Thoughts about the 2008 Presidential race – Louisiana aftermath

February 10, 2008

In the space of two weeks, the Presidential race has been simplified on both sides. We will discuss where the race stands in the aftermath of the Louisiana primary.
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Super Tuesday was essentially a draw, with Obama posting some impressive wins from Connecticut to Alaska. And while Hillary won most of the larger states, Obama was competitive enough to where he pulled within 100 delegate votes of Hillary. Now the race enters a new phase, as states either with a large “latte liberal” or black populations are holding primaries. In the February 9 primaries, Louisiana, Nebraska, and Washington voted, and Obama swept all three states. Despite the networks calling Louisiana “too close to call”, Obama eventually swept Louisiana 57-36% and carried 44 of 64 parishes, while Hillary only carried rural parishes and/or parishes with low black populations. As expected, Obama rolled up huge majorities in black majority parishes, but he also performed surprisingly well in upscale suburban areas like St Tammany and Jefferson Parishes.

While the “Hillarycratic” coalition of “downscale” Democrats, older women, organizational Democrats, and Hispanics is formidable, it will be interesting to see whether expected Obama victories in up to six states between today and “Super Tuesday II” on March 4 will begin to fracture that coalition and give Obama a victory in Texas or Ohio. A victory in either of those states would be a crippling blow to Hillary’s campaign.

At this stage in the game, Hillary Clinton’s odds of winning the Democratic nomination are 5:4 favorable.


While there is considerable grumbling from movement conservatives, those in the blogosphere, and those in talk radio, John McCain remains in a commanding position to get the delegates he needs to get the nomination, and the Republican organization has begun to coalesce behind him.

Still, libertarian Ron Paul and Mike Huckabee remain in the race, and some interesting patterns have begun to emerge. Huckabee is the “favorite son” in the Southern states, especially those without a large population of northern migrants. The rest of the vote is now going to McCain by default, with his strongest support being in the Northeastern/Midwestern states that would likely have voted for Rudy Giuliani. In the February 9 primaries, McCain (as of the time this article was being written) clung to a narrow lead in Washington, while Huckabee swept Kansas and narrowly won Louisiana.

The Louisiana results were interesting as well: while Huckabee carried the state 43-42%, he did so by carrying 43 parishes mainly west, north, and northwest of Lafayette, some by large margins. McCain carried the more moderate areas around Lafayette, Baton Rouge, andNew Orleans; interestingly, these patterns of support were similar to areas where Jay Dardenne (the “McCain moderate”) and Mike Francis (the “Huckabee conservative”) performed well in the 2006 special election for Secretary of State.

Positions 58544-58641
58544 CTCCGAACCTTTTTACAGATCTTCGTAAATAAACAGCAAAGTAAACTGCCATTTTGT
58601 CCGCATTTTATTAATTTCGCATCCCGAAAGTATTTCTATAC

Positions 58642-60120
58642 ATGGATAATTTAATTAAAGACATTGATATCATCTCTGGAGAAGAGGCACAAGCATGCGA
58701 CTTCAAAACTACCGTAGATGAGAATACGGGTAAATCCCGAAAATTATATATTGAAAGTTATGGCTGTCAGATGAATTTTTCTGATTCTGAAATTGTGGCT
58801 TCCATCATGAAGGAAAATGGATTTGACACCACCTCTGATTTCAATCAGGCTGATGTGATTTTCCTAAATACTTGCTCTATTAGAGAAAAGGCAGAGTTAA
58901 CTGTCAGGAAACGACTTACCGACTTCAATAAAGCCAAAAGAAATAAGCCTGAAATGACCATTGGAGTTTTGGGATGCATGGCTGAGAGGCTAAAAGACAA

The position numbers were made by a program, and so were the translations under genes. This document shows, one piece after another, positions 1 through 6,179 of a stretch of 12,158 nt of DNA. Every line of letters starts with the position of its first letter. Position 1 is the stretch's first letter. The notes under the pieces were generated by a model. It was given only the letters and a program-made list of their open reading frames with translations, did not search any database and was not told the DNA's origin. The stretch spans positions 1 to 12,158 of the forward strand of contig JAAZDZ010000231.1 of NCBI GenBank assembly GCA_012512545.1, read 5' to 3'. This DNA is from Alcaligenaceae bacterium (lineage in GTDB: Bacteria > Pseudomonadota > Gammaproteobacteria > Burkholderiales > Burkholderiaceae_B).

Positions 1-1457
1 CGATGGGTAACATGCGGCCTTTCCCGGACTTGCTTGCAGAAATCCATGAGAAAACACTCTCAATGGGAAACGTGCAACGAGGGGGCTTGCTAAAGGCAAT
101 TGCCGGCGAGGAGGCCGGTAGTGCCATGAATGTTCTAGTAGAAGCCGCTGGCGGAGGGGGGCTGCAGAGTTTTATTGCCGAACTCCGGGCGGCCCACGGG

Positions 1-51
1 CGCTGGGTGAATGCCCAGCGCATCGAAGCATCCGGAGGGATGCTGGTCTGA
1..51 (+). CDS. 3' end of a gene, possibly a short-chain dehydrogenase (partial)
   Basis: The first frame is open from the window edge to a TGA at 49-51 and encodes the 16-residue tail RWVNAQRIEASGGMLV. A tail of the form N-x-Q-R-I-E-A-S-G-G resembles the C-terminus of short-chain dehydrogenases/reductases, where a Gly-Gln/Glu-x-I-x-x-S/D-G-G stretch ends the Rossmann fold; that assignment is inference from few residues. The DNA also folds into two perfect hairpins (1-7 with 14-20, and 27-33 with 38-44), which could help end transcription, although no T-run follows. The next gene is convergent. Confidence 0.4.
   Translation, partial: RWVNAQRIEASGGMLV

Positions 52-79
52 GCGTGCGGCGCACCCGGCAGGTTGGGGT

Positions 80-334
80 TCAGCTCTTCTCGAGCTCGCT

While Huckabee and Ron Paul have vowed to remain in the race, the question becomes whether Huckabee can expand his base beyond that of more rural evangelical voters so he can be competitive in remaining primary states. Since nearly all of the states of the former Confederacy will have voted by the time Super Tuesday II rolls around on March 4, it is essential that Huckabee “break through” in Texas or Ohio if he wants his candidacy to survive.

In Louisiana, as in most of the primary states so far, there was clearly more enthusiasm on the Democratic side, as 384,000 (or 25%) of registered Democrats voted, while only 161,000 (or 19%) of registered Republicans voted. The Democratic turnout is numerically more than twice what it was in 2004, while the Republican turnout is 60% more than it was in 2000.

At this stage in the game, John McCain has a 90% chance of winning the Republican nomination.


The real questions at this point are: (1) How much fight does Mike Huckabee have left in him, (2) to what extent will Obama sweep the primaries between now and March 4, and (3) what kind of momentum (positive or negative) will these primaries create for Barack Obama as he faces the “Hillarycrats” in Texas or Ohio on March 4 ?


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